Sunday, February 20, 2011

Doesn't Exist

Today one of the other pastors at our church talked about the Supremacy of Christ.  He talked from the book of Phillipians and wondered aloud whether or not the average Christian truly wanted to be like Christ or merely admire him from afar.

I think we only want a distant view and actually are wary of Christ like behavior in others. We don’t admire the servant.  We adore the powerful.  When our President apologizes for wrongs committed by our country the people rise up in protest.  “How dare we show weakness” we wonder?  And yet when we are weak ...God is strong.  Confession, it seems is good for our personal souls but not good four our national health. It’s as if God can’t do His work through the honesty of confession but needs the posturing of power do do His thing. We want Christ in risen splendor but don’t want to see Christ washing the feet of his disciples. We want to be like ‘Trump’ and wonder why someone might trade riches and treasure in for quiet obedience elsewhere.

Perhaps it’s true.  We don’t really serve the God who is.  Instead we serve a god who anoints our petty little decisions and trades kingdom meaning for today’s riches.

Counterfeit faith is all around us.  In the hands of conservatives we must bow to systems of thought that limit the work of a transcendent God.  In the hands of liberals nothing becomes ‘truth’ and we are at the whims of whatever is new and trendy.

I think many of us long for intimate relationship with the real God.  Many I know find comfort in their political philosophy and link it quite inadequately to their view of Scripture.  Christian media is becoming increasingly boorish, often veering radically to the right and playing to people who want to be told what to think instead of teaching them how to think.  And I can't decide if I want to vomit or laugh.

Other veer radically to the left.  And in that vacuum nothing is valued or treasured.  It’s a do good mentality that appears to reject any notion of personal devotion and allegiance and mocks any who hold substantial contrary points of view.  It’s a point of view marked by cynicism and sarcasm and is bereft of a true sincerity of conviction grounded in something bigger than we are. It's an increasingly tiring reality that accepts just about everything as 'truth'.  And that just doesn't pass the sniff test. Sorry, but it doesn't.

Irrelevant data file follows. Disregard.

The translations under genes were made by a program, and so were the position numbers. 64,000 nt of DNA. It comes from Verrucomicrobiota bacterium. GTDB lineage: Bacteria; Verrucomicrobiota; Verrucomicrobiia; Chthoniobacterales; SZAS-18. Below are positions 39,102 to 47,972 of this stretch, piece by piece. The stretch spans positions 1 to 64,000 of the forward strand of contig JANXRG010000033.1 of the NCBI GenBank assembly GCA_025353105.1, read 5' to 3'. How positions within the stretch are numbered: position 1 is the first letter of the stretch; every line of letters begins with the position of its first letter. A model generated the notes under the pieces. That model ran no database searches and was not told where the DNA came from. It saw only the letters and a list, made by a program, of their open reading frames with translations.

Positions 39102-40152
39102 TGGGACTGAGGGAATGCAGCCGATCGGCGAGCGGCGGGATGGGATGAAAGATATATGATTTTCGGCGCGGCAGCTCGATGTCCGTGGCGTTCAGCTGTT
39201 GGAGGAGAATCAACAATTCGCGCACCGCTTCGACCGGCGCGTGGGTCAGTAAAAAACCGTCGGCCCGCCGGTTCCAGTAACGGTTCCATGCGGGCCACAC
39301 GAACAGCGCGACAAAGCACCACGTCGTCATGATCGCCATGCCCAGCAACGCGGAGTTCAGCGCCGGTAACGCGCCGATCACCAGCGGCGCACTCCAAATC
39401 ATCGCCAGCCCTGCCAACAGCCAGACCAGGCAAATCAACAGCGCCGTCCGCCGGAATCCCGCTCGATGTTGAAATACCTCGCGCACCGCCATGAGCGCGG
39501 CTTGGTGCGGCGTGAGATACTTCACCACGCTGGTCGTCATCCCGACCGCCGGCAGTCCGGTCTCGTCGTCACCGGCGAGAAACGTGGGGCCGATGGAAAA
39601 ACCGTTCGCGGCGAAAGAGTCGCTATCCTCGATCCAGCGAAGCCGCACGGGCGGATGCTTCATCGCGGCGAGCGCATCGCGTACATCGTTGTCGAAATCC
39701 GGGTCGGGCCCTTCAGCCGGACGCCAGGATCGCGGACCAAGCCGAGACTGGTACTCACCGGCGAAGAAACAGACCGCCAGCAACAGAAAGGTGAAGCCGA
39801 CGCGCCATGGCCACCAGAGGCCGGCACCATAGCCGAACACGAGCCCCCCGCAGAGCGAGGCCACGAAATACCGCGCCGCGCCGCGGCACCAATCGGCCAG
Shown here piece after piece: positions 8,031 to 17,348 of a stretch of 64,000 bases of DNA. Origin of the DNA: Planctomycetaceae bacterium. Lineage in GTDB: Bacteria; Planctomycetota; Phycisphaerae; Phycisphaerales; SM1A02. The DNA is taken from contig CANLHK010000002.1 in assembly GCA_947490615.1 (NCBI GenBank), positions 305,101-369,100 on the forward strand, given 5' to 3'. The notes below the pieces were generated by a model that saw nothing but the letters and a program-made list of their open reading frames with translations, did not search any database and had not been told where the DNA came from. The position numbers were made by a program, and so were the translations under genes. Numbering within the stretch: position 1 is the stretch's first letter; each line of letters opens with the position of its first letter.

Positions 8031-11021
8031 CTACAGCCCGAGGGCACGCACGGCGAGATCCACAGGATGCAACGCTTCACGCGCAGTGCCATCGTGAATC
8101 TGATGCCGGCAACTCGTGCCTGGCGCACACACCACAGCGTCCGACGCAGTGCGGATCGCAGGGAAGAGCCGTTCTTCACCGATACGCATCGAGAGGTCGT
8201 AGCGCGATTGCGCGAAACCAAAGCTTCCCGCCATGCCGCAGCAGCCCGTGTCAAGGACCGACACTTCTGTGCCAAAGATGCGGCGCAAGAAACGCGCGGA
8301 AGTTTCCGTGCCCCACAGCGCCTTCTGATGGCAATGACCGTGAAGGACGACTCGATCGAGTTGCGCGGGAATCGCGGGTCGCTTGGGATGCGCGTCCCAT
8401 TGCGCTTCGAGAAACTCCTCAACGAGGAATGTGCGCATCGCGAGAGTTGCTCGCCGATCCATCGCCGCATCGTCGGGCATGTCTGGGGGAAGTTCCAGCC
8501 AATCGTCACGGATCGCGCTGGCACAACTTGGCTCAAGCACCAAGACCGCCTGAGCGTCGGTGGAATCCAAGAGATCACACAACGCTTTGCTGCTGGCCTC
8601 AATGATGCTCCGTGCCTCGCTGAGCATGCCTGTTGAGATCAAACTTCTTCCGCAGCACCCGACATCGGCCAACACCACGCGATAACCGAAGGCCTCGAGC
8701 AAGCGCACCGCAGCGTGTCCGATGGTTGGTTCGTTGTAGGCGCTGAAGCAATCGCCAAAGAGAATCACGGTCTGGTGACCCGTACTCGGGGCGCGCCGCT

I want to look to Christ.  He is the pivotal moment and person of history. Either He is who He said He was or as C.S.Lewis told us He is a liar or lunatic.  And if He is the Lord as He claimed He was what does that mean for our lives?  I think it means we study His words and His ways and when we do so we realize that He is is not a Republican ideologue nor is He a spendthrift Democrat.  He is beyond those caricatures.

Do we know Jesus?

Most people I know don’t know the God who is.  They know something about Him but don’t know Him.  Perhaps I’m one of them.  We know ‘stuff’ about God but much of what we know is made in the image and likeness of our political and sociological perspective and has little to do with the God of the Scriptures.

I dare you.  Abandon your self assured points of view and attempt to look at the God of the Bible with fresh eyes and perspective.  Who is this Jesus that we talk about?  What does He stand for?  What does He talk about?  Who does He set free?  Who does He challenge?  What does He embrace?  What does He call us to? What and who will He die for?

He doesn’t call us to the Tea Party or to Sojourners.  He doesn’t call us to right or to the left.  He doesn’t call us to anger or sarcasm.  He calls us to Himself.  And there we find that this good God transcends what we hold onto and name as the holy grail.

In all honesty I’m convinced that the faith too many of us hold onto is a faith that allows us to remain right where we are.  And any faith that allows us to embrace our weaknesses and validate any and all lifestyles and points of view isn’t something worth hanging onto.

Let’s face it.  We don’t really want the God of the bible.  We want the god who validates whatever we decide to do and be.  Guess what?  That God doesn’t exist.  The God of the Bible is neither wishy-washy nor incoherent.  He stands for something.  He lifts up the weak and the oppressed.  He calls us to holiness through followership. Wealth has little meaning for Him.  A life of discipleship means everything.  He's beyond both Republican fiscal policy and Democratic social idealism.  He calls us to the 'kingdom of God'.

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